That’s because, “most cable and satellite customers receive broadcast programming from headends that in turn receive broadcast signals over the air rather than through fiber connections.”
According to a survey of those local station groups: “Most stations report that between 25 percent and 75 percent of the households in their markets receive broadcast programming directly off-air or indirectly through pay-TV providers who themselves receive broadcast signals off-air.”
Furthermore, the cost to deliver broadcast programming to each cable and satellite headend without using a station’s over-the air spectrum “would be immense,” say the local TV broadcasters.
Elected officials and political candidates “overwhelmingly recognize the value of local broadcast advertising as the best means to reach their local constituents and potential voters,” according to the broadcasters.
“Local television broadcasters provide tremendous value to their communities, and, with the ability to offer innovative services like mobile DTV and multicasting — which gives consumers access to many pristine program streams without paying subscription fees — they will be able to provide even greater value in the future.
“Forcing television broadcasters to eliminate or reduce these services would be a detriment to local communities, would contradict commission decisions made barely a decade ago, and would eliminate the wireless industries’ most serious competitive threat.”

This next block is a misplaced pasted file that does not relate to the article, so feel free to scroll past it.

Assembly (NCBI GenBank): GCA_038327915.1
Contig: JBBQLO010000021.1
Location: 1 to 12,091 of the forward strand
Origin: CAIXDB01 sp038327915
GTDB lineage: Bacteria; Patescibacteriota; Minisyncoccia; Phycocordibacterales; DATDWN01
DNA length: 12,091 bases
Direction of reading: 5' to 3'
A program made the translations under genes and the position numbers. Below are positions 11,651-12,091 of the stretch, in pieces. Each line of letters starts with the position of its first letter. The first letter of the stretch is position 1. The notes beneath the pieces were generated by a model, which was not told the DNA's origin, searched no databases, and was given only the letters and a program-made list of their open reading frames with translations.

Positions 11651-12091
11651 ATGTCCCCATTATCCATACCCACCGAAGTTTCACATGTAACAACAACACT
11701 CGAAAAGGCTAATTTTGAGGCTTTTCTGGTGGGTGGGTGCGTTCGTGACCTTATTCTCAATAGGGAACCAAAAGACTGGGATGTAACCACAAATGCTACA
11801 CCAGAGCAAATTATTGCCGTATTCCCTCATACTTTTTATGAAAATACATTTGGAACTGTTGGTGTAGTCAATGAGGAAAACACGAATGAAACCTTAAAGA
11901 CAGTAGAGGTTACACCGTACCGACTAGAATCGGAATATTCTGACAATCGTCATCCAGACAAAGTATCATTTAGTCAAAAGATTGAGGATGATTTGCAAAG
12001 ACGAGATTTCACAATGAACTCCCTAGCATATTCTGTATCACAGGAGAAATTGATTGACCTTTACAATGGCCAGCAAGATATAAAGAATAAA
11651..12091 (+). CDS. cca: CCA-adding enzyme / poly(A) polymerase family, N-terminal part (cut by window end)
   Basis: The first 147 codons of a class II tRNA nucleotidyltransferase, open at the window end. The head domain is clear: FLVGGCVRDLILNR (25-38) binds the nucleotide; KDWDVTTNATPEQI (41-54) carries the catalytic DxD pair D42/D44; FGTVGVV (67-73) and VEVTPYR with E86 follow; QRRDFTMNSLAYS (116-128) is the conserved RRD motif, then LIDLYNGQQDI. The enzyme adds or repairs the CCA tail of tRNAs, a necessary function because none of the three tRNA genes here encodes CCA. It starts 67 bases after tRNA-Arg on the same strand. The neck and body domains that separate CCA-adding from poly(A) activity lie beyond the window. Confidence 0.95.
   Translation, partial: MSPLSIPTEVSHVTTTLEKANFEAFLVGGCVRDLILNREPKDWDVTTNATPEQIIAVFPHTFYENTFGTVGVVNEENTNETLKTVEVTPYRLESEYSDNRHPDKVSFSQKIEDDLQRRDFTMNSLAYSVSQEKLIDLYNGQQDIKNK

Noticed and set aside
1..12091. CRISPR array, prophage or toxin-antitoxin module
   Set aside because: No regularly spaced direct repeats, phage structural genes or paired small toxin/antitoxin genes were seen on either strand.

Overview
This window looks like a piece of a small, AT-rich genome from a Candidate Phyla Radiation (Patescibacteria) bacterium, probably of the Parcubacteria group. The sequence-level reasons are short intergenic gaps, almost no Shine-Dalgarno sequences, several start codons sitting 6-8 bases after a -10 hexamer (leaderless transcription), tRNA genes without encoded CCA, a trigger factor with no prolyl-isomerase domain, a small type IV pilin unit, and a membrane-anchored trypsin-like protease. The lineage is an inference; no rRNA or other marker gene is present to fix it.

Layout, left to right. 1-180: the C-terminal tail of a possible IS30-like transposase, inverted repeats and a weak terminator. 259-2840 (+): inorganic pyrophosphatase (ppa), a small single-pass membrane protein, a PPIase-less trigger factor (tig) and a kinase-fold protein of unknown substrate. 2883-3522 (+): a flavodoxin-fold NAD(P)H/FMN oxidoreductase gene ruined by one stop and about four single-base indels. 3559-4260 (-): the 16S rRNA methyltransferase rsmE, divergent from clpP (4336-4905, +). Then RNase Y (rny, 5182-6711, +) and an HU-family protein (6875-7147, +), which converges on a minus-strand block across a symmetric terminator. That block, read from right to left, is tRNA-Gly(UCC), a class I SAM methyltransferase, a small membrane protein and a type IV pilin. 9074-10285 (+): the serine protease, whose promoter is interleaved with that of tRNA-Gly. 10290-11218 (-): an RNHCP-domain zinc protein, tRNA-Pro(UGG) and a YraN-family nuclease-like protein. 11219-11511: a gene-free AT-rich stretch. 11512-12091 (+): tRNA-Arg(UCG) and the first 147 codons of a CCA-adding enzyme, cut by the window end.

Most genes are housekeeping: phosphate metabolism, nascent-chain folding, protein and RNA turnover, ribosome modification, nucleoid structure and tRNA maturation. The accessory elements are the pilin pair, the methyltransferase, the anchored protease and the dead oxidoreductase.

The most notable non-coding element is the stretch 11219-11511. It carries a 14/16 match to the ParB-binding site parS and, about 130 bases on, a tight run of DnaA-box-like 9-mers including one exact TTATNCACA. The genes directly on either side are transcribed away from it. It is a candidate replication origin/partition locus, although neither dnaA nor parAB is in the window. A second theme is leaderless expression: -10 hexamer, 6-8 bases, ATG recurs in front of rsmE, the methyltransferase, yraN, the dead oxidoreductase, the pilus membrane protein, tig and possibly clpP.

In addition to formal comments, at least eight TV broadcast groups sent letters to the FCC defending their use of the spectrum and identifying the numerous ways their stations serve the public.
“There really is no question that our programming helps save lives, both in its news, weather and emergency coverage and in our local feature programming as well,” writes David Lougee, president of Gannett Broadcasting.
He adds: “Each year, KUSA-TV Denver airs coverage of a local health fair that provides screenings to those in need. Thousands get medical treatment that they would not otherwise be able to afford for treatable diseases and illness.”
The letters also discussed the potential of mobile DTV.
“Our audiences demand mobility, and we see mobile DTV as a means to provide a new level of local service,” says Alan Frank president of Post-Newsweek Stations.
He also asks the agency to consider digital TV and mobile DTV as part of the family of mobile broadband offerings.
According to Frank: “The point-to-multipoint service provided by mobile DTV will combine the programming expertise of local broadcasters with a robust DTV standard that puts the power of information into the pocket of every viewer with a mobile receiver.”